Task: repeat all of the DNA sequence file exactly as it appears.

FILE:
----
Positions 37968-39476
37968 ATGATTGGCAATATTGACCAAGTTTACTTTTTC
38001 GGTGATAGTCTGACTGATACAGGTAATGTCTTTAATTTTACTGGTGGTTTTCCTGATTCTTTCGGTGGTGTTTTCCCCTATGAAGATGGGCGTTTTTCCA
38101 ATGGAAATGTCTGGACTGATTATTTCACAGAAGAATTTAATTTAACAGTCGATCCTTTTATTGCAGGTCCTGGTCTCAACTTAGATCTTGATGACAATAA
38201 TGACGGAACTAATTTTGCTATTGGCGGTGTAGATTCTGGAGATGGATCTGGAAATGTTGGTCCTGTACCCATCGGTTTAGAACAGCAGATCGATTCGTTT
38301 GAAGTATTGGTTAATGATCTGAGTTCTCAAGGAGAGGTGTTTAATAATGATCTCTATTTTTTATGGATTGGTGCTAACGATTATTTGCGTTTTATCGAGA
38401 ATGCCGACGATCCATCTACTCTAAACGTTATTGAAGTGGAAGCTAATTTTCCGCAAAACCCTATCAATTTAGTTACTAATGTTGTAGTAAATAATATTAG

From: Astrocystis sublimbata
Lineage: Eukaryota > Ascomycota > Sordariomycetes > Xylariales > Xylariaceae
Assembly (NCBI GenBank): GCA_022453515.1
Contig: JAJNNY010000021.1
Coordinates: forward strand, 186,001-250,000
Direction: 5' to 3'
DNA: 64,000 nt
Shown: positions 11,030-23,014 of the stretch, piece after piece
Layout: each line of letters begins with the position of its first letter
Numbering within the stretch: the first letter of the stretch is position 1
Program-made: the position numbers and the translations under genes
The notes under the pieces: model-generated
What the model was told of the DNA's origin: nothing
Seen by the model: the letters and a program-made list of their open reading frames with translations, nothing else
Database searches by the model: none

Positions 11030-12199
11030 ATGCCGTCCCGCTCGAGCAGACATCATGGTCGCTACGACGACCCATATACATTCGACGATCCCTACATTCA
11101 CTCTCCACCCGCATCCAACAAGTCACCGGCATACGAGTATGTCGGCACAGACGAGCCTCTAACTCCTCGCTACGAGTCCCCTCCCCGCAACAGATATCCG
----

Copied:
Positions 37968-39476
37968 ATGATTGGCAATATTGACCAAGTTTACTTTTTC
38001 GGTGATAGTCTGACTGATACAGGTAATGTCTTTAATTTTACTGGTGGTTTTCCTGATTCTTTCGGTGGTGTTTTCCCCTATGAAGATGGGCGTTTTTCCA
38101 ATGGAAATGTCTGGACTGATTATTTCACAGAAGAATTTAATTTAACAGTCGATCCTTTTATTGCAGGTCCTGGTCTCAACTTAGATCTTGATGACAATAA
38201 TGACGGAACTAATTTTGCTATTGGCGGTGTAGATTCTGGAGATGGATCTGGAAATGTTGGTCCTGTACCCATCGGTTTAGAACAGCAGATCGATTCGTTT
38301 GAAGTATTGGTTAATGATCTGAGTTCTCAAGGAGAGGTGTTTAATAATGATCTCTATTTTTTATGGATTGGTGCTAACGATTATTTGCGTTTTATCGAGA
38401 ATGCCGACGATCCATCTACTCTAAACGTTATTGAAGTGGAAGCTAATTTTCCGCAAAACCCTATCAATTTAGTTACTAATGTTGTAGTAAATAATATTAG

From: Astrocystis sublimbata
Lineage: Eukaryota > Ascomycota > Sordariomycetes > Xylariales > Xylariaceae
Assembly (NCBI GenBank): GCA_022453515.1
Contig: JAJNNY010000021.1
Coordinates: forward strand, 186,001-250,000
Direction: 5' to 3'
DNA: 64,000 nt
Shown: positions 11,030-23,014 of the stretch, piece after piece
Layout: each line of letters begins with the position of its first letter
Numbering within the stretch: the first letter of the stretch is position 1
Program-made: the position numbers and the translations under genes
The notes under the pieces: model-generated
What the model was told of the DNA's origin: nothing
Seen by the model: the letters and a program-made list of their open reading frames with translations, nothing else
Database searches by the model: none

Positions 11030-12199
11030 ATGCCGTCCCGCTCGAGCAGACATCATGGTCGCTACGACGACCCATATACATTCGACGATCCCTACATTCA
11101 CTCTCCACCCGCATCCAACAAGTCACCGGCATACGAGTATGTCGGCACAGACGAGCCTCTAACTCCTCGCTACGAGTCCCCTCCCCGCAACAGATATCCG